Civil society organizations in Ecuador began to coalesce in the early nineties. Over time, the agroecology movement grew stronger and in 2007, the coalition adopted the name Colectivo Agroecológico del Ecuador, or the Agroecological Collective of Ecuador. The collective is a diverse national network of NGOs, small farmers, indigenous groups, researchers and consumer organizations. The network’s mission is to help achieve the national goal of food sovereignty enshrined in Ecuador’s Constitution.
The Agroecology Collective conducts agroecological training, and organizes festivals and forums to build awareness about the importance of food sovereignty and nutrition. It offers solutions to interconnected issues of adult obesity and child malnutrition, the loss of native seeds to imports, environmental degradation, rural poverty, and the disconnection between consumers and food producers. The Collective holds local and national governments accountable to implement food policy commitments, and coordinates a national network of agroecological farmers markets.
Funding from the Agroecology Fund supported the Collective’s awareness campaign aimed at urban consumers, Que Rico Es! (How rich it is to eat healthy from our land). The campaign promoted heirloom seeds and traditional Andean foods such as tubers, grains and leafy vegetables at markets, food fairs and celebrations.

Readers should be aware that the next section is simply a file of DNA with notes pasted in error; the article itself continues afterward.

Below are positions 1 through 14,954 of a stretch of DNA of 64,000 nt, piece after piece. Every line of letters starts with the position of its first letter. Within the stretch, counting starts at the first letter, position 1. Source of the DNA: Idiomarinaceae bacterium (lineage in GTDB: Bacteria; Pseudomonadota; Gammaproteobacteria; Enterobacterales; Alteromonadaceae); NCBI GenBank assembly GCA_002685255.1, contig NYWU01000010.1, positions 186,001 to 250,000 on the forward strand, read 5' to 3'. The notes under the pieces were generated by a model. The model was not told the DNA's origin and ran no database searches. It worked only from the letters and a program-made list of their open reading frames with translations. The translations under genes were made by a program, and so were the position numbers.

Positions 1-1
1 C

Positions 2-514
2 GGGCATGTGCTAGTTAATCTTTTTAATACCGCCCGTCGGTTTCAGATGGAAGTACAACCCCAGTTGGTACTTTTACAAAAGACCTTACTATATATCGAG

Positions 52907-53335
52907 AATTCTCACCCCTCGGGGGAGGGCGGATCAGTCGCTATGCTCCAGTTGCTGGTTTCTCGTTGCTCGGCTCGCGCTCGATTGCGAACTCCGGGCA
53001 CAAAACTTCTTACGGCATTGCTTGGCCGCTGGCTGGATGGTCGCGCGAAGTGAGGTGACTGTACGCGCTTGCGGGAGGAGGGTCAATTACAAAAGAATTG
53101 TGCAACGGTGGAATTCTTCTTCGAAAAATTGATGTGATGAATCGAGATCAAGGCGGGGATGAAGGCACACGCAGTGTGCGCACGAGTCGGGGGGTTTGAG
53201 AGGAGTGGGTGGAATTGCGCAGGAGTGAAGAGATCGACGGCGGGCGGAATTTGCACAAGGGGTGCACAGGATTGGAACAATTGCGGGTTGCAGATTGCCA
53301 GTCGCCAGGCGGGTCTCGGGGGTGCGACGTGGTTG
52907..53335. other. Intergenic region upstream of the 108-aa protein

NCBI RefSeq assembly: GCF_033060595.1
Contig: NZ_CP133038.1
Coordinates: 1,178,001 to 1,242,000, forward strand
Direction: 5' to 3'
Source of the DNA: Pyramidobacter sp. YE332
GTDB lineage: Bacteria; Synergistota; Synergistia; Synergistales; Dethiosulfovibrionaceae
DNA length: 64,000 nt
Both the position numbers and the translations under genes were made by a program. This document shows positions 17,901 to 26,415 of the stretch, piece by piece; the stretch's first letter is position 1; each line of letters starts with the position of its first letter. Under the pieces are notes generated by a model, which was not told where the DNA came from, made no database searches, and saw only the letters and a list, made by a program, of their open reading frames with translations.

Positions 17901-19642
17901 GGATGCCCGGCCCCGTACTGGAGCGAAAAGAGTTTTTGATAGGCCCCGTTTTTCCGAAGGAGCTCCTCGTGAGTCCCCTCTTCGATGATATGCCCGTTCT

Employing smart communications methods helped the Collective build support for Que Rico Es! and its “250,000” Campaign, which urges 250,000 urban families to commit to purchasing at least 50 percent of their food and beverages directly from family farmers—with the aim of pumping millions of dollars into the rural economy. The Collective has created an online guide to promote local food marketing spaces that sells agroecology food (farms, farmers markets, restaurants, etc).
During the Covid-19 quarantine period, the Collective mobilized to find alternatives, so that farmers who could no longer sell their produce in local markets, could still supply urban consumers with healthy food. The pandemic has demonstrated how a grassroots network, built and strengthened over time, can respond quickly to crises.
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